People thinking about enlisting in the military should learn as much as they can about military life before making a decision. Doing so is especially important if you are thinking about making the military a career. Speaking to friends and relatives with military experience is a good idea. Find out what the military can offer you and what it will expect in return. Then, talk to a recruiter, who can determine whether you qualify for enlistment, explain the various enlistment options, and tell you which military occupational specialties currently have openings. Bear in mind that the recruiter’s job is to recruit promising applicants into his or her branch of military service, so the information that the recruiter gives you is likely to stress the positive aspects of military life in the branch in which he or she serves.

Ask the recruiter for the branch you have chosen to assess your chances of being accepted for training in the occupation of your choice, or, better still, take the aptitude exam to see how well you score. The military uses this exam as a placement exam, and test scores largely determine an individual’s chances of being accepted into a particular training program. Selection for a particular type of training depends on the needs of the service, your general and technical aptitudes, and your personal preference. Because all prospective recruits are required to take the exam, those who do so before committing themselves to enlist have the advantage of knowing in advance whether they stand a good chance of being accepted for training in a particular specialty. The recruiter can schedule you for the Armed Services Vocational Aptitude Battery without any obligation. Many high schools offer the exam as an easy way for students to explore the possibility of a military career, and the test also affords an insight into career areas in which the student has demonstrated aptitudes and interests.

If you decide to join the military, the next step is to pass the physical examination and sign an enlistment contract. Negotiating the contract involves choosing, qualifying for, and agreeing on a number of enlistment options, such as the length of active-duty time, which may vary according to the option. Most active-duty programs have first-term enlistments of 4 years, although there are some 2-, 3-, and 6-year programs. The contract also will state the date of enlistment and other options—for example, bonuses and the types of training to be received. If the service is unable to fulfill any of its obligations under the contract, such as providing a certain kind of training, the contract may become null and void.

All branches of the Armed Services offer a delayed entry program (DEP) by which an individual can delay entry into active duty for up to 1 year after enlisting. High school students can enlist during their senior year and enter a service after graduation. Others choose this program because the job training they desire is not currently available, but will be within the coming year, or because they need time to arrange their personal affairs.

Women are eligible to enter most military specialties; for example, they may become mechanics, missile maintenance technicians, heavy-equipment operators, and fighter pilots, or they may enter into medical care, administrative support, and intelligence specialties. Generally, only occupations involving direct exposure to combat are excluded.

People planning to apply the skills gained through military training to a civilian career should first determine how good the prospects are for civilian employment in jobs related to the military specialty that interests them. Second, they should know the prerequisites for the related civilian job. Because many civilian occupations require a license, certification, or minimum level of education, it is important to determine whether military training is sufficient for a person to enter the civilian equivalent or, if not, what additional training will be required. Other Handbook statements discuss the job outlook, training requirements, and other aspects of civilian occupations for which military training and experience are helpful. Additional information often can be obtained from school counselors.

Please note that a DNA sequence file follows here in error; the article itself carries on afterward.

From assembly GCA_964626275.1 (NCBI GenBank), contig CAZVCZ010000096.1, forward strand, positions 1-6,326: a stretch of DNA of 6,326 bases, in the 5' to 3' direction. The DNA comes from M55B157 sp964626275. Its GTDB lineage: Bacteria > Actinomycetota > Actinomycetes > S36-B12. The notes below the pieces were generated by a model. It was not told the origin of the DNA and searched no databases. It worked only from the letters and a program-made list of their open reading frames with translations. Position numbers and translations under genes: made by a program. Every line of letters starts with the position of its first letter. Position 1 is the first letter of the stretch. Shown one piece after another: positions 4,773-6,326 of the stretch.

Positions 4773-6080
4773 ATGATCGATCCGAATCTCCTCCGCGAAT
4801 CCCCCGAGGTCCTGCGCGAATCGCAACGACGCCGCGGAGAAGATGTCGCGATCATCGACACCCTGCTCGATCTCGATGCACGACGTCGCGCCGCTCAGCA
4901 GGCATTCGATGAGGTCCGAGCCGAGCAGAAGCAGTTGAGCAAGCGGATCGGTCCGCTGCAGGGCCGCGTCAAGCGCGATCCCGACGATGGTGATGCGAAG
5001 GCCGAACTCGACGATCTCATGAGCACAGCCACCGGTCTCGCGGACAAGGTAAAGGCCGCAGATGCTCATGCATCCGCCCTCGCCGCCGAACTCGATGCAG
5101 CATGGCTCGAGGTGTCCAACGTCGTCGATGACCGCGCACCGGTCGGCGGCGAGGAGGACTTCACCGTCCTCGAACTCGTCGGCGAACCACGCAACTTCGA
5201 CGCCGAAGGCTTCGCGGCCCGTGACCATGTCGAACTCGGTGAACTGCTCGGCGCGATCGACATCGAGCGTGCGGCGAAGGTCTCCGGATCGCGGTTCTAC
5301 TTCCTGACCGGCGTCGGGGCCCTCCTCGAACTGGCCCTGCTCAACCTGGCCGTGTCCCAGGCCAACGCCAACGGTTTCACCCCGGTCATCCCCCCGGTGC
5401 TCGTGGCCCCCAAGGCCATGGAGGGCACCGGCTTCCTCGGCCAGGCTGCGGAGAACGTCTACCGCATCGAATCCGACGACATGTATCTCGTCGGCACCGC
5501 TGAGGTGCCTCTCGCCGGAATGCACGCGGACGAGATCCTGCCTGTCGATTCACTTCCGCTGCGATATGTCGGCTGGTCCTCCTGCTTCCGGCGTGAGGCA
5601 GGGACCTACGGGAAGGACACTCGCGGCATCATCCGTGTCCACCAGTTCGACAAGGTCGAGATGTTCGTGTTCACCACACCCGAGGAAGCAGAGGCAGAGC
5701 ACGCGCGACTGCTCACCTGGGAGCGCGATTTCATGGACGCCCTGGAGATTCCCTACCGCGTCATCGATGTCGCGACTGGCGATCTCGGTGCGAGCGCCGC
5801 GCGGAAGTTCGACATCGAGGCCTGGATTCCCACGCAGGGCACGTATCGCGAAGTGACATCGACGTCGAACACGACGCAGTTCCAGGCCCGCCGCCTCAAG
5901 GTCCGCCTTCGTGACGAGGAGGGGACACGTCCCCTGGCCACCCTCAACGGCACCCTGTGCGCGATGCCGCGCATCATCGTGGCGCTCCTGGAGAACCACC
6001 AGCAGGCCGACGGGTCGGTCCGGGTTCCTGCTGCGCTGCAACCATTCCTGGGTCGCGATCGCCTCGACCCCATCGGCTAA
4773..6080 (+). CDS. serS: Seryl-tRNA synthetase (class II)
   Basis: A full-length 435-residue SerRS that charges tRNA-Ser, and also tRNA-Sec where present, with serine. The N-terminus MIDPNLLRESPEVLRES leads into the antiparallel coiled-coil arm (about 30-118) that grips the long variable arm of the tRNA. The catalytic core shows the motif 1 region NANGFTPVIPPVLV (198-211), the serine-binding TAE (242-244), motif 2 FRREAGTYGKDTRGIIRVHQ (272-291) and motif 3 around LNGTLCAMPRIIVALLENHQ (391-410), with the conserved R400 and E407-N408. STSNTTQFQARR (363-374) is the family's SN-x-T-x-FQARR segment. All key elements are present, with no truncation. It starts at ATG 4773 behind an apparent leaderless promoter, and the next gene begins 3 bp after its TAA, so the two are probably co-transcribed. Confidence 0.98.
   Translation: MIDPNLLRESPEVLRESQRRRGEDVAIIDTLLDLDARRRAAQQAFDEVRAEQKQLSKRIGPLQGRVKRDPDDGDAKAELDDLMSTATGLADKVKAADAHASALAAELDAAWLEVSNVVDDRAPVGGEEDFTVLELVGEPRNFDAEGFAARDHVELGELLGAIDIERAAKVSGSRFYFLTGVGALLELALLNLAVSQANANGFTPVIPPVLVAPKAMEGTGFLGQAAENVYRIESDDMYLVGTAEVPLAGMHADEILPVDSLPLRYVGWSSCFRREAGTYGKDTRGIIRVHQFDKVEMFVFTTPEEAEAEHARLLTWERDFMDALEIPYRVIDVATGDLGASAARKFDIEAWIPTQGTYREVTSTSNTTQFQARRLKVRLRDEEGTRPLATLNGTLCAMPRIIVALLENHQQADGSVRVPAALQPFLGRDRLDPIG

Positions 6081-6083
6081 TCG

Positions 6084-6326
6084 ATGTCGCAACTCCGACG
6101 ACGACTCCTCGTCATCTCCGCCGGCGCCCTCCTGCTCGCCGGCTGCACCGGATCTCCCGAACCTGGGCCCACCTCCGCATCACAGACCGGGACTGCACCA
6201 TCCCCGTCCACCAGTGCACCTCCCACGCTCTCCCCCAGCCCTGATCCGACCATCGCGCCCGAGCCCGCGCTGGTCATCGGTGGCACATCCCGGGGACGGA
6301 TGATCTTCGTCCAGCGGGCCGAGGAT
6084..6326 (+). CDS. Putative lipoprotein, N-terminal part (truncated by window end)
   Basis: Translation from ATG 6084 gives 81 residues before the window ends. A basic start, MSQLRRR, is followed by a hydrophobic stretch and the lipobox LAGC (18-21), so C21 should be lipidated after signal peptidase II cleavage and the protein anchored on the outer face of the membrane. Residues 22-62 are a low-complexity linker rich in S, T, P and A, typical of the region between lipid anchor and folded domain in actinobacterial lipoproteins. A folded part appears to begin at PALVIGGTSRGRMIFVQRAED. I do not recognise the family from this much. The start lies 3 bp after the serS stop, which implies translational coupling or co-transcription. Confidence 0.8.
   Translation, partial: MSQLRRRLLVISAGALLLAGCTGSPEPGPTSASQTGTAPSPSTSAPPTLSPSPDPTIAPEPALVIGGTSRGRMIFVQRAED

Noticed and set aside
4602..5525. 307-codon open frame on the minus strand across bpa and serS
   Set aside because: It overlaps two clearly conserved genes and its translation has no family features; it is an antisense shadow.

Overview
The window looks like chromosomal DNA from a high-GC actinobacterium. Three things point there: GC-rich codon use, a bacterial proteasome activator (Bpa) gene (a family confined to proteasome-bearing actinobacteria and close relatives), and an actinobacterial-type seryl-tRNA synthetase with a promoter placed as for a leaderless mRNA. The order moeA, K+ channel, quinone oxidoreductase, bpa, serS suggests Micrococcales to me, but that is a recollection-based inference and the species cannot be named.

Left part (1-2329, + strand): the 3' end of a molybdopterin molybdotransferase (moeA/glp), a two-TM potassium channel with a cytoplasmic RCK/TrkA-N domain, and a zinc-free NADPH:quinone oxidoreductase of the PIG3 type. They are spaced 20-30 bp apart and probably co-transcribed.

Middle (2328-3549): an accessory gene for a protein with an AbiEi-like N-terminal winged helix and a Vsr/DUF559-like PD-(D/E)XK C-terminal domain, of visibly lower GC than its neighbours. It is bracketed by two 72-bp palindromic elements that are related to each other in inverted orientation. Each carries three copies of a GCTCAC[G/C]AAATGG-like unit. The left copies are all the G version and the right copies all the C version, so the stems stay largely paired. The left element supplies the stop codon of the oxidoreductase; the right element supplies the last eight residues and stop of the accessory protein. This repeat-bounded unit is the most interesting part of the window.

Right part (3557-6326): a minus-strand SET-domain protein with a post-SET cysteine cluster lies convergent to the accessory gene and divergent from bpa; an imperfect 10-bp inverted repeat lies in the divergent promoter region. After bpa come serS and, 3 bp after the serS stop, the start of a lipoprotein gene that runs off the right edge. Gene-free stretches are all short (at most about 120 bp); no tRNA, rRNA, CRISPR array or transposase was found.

Following enlistment, new members of the Armed Forces undergo initial-entry training, better known as “basic training” or “boot camp.” Through courses in military skills and protocol recruit training provides a 6-week to 13-week introduction to military life. Days and nights are carefully structured and include rigorous physical exercise designed to improve strength and endurance and build each unit’s cohesion.

Following basic training, most recruits take additional training at technical schools that prepare them for a particular military occupational specialty. The formal training period generally lasts from 10 to 20 weeks, although training for certain occupations—nuclear power plant operator, for example—may take as long as a year. Recruits not assigned to classroom instruction receive on-the-job training at their first duty assignment.

Many service people get college credit for the technical training they receive on duty, which, combined with off-duty courses, can lead to an associate degree through programs in community colleges such as the Community College of the Air Force. In addition to on-duty training, military personnel may choose from a variety of educational programs. Most military installations have tuition assistance programs for people wishing to take courses during off-duty hours. The courses may be correspondence courses or courses in degree programs offered by local colleges or universities. Tuition assistance pays up to 100 percent of college costs up to a credit-hour and annual limit. Each branch of the service provides opportunities for full-time study to a limited number of exceptional applicants. Military personnel accepted into these highly competitive programs—in law or medicine, for example—receive full pay, allowances, tuition, and related fees. In return, they must agree to serve an additional amount of time in the service. Other highly selective programs enable enlisted personnel to qualify as commissioned officers through additional military training.